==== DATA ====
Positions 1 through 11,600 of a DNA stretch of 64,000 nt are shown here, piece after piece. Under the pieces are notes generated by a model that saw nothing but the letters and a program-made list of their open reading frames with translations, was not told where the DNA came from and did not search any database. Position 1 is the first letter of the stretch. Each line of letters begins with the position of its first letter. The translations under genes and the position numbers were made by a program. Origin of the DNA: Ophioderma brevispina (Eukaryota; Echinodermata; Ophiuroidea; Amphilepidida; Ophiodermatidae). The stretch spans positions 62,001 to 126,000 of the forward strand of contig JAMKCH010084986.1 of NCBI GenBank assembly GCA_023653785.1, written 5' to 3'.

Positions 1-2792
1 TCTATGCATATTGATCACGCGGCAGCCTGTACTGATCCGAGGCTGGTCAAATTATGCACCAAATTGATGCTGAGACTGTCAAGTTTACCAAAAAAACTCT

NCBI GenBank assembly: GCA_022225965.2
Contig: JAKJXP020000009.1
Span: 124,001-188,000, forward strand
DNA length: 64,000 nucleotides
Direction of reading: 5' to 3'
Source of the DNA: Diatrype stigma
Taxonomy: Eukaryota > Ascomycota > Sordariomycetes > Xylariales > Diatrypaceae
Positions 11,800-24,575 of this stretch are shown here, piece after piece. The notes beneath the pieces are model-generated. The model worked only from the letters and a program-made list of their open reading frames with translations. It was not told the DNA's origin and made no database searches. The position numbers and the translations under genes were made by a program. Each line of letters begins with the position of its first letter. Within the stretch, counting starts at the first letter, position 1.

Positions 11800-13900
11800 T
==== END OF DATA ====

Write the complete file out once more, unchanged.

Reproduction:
Positions 1 through 11,600 of a DNA stretch of 64,000 nt are shown here, piece after piece. Under the pieces are notes generated by a model that saw nothing but the letters and a program-made list of their open reading frames with translations, was not told where the DNA came from and did not search any database. Position 1 is the first letter of the stretch. Each line of letters begins with the position of its first letter. The translations under genes and the position numbers were made by a program. Origin of the DNA: Ophioderma brevispina (Eukaryota; Echinodermata; Ophiuroidea; Amphilepidida; Ophiodermatidae). The stretch spans positions 62,001 to 126,000 of the forward strand of contig JAMKCH010084986.1 of NCBI GenBank assembly GCA_023653785.1, written 5' to 3'.

Positions 1-2792
1 TCTATGCATATTGATCACGCGGCAGCCTGTACTGATCCGAGGCTGGTCAAATTATGCACCAAATTGATGCTGAGACTGTCAAGTTTACCAAAAAAACTCT

NCBI GenBank assembly: GCA_022225965.2
Contig: JAKJXP020000009.1
Span: 124,001-188,000, forward strand
DNA length: 64,000 nucleotides
Direction of reading: 5' to 3'
Source of the DNA: Diatrype stigma
Taxonomy: Eukaryota > Ascomycota > Sordariomycetes > Xylariales > Diatrypaceae
Positions 11,800-24,575 of this stretch are shown here, piece after piece. The notes beneath the pieces are model-generated. The model worked only from the letters and a program-made list of their open reading frames with translations. It was not told the DNA's origin and made no database searches. The position numbers and the translations under genes were made by a program. Each line of letters begins with the position of its first letter. Within the stretch, counting starts at the first letter, position 1.

Positions 11800-13900
11800 T